The Central Bank of Tunisia is denying reports that it has launched a digital currency.
In a sweeping rejection published this week the central bank quashed “unfounded” rumors that it had become the first monetary authority to issue a central bank digital currency (CBDC), asserting instead that an unaffiliated “proof of concept” project was taken “out of context:”
“The [Central Bank of Tunisia] has not engaged any relationship, of any kind, with any national or foreign provider with the aim of creating any digital currency.”
The bank did admit that it is considering a CBDC, as it says it is studying “all existing alternatives.” But there are no immediate plans for an E-Dinar to go live: “The bank is studying the opportunities and risks inherent in these new technologies, particularly in terms of cyber security and financial stability.”
Last week, Russia’s state-owned Tass news agency reported the Central Bank was partnering with the Universa Blockchain to develop and issue a digital currency. The announcement was claimed to have come at a FOREX Club Tunisia event.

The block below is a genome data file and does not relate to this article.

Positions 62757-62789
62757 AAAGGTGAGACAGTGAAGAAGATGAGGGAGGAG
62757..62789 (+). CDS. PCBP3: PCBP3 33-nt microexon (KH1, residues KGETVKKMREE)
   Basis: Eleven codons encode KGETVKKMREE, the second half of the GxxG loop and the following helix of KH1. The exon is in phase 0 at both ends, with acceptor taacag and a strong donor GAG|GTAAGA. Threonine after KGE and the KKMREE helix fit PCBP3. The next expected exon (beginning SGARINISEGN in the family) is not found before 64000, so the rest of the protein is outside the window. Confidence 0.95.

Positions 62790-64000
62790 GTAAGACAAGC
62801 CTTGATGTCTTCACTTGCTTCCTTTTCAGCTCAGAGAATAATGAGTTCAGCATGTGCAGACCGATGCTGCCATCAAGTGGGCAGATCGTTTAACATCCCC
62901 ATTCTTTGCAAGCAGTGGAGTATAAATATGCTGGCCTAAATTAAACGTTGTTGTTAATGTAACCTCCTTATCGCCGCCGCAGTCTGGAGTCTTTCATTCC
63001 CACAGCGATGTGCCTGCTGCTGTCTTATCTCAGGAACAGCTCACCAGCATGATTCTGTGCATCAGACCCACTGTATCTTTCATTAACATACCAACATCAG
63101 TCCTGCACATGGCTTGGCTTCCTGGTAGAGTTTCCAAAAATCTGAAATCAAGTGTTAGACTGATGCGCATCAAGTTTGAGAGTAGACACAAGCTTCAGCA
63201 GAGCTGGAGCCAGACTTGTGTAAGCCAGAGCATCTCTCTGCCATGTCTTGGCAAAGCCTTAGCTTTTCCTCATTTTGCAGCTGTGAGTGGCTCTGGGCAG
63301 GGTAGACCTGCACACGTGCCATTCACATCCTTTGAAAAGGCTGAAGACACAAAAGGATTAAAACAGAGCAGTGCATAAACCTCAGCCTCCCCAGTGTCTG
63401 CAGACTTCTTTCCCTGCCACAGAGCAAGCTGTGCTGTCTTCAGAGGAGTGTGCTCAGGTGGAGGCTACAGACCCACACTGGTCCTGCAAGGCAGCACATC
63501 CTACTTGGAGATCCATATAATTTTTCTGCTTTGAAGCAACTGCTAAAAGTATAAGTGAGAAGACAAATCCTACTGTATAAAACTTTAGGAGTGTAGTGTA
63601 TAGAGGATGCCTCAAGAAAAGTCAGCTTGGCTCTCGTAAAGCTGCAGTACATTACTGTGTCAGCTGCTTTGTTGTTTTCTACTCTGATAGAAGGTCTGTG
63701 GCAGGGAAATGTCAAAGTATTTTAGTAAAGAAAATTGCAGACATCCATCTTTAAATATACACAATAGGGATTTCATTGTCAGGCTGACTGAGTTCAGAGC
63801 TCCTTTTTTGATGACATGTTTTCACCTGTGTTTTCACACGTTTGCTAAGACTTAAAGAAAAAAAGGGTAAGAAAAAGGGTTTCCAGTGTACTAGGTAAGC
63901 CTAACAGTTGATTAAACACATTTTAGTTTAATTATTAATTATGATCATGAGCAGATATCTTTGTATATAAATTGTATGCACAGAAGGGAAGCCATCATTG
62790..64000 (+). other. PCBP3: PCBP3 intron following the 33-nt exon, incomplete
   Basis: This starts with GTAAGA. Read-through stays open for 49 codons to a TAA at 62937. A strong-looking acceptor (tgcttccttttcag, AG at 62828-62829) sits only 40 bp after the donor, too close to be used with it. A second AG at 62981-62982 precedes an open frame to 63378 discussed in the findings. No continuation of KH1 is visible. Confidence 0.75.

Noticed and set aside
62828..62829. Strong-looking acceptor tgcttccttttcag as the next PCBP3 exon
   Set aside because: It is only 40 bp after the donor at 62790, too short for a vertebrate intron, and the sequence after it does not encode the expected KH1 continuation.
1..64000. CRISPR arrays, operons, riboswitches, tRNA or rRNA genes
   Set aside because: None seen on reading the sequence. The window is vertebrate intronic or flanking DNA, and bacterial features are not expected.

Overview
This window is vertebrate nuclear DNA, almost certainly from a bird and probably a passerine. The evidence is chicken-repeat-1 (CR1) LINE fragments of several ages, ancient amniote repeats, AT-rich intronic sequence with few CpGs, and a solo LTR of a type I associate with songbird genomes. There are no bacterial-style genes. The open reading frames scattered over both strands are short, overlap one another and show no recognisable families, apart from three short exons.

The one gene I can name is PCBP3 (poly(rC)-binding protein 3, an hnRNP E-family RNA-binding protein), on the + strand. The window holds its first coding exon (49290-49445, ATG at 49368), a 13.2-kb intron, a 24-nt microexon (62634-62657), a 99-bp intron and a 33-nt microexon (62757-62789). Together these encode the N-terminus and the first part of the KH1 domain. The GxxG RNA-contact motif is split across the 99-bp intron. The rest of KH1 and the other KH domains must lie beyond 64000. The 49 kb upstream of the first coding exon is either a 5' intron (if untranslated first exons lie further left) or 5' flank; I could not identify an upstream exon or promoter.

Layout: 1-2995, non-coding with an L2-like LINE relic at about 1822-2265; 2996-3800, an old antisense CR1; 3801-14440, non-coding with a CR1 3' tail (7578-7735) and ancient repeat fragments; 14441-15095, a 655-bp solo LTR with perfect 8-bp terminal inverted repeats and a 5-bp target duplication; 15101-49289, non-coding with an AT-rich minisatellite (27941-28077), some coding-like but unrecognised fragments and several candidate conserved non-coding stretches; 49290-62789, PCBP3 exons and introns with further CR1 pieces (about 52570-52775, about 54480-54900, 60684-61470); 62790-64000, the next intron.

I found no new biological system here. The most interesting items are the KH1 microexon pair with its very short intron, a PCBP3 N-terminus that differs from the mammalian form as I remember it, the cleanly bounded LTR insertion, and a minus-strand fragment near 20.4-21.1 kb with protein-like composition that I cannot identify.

But the Central Bank said that no announcement was ever made. Instead, it pointed to a CBDC test project demonstration at the FOREX event at the root of the misunderstanding:
“This test of POC (Proof of concept) was taken out of context becoming a marketing operation where the name of the BCT was improperly used.”
Universa’s CEO Alexander Borodich also presented the project at the Malta AI & Blockchain Summit in Malta last week. Borodich hadn’t responded to CoinDesk’s request for comment by press time.
Universa, which raised $28.8 million during an ICO in 2017, has been mired in a scandal in Russia. In March 2018, Universa community manager Artur Lipatov wrote a Facebook post saying that Universa’s blockchain could not power smart contracts, the company’s operations were in trouble, and that he was leaving – that post is now unavailable.
The statement dropped Universa’s token value by 20 percent from $0.037 to $0.03 and Borodich sued his former employee for $15,500 for defamation.
Tunisia earlier showed some mild interest to the blockchain tech. In 2015, the country’s Ministry of Communication Technologies posted a job opening for an intern with blockchain knowledge. The same year, Tunisia’s postal service reported trialing a crypto-powered payment app.
The country remains open to experiments with the tech, according to today’s statement.
Tunisian flag image via CoinDesk archives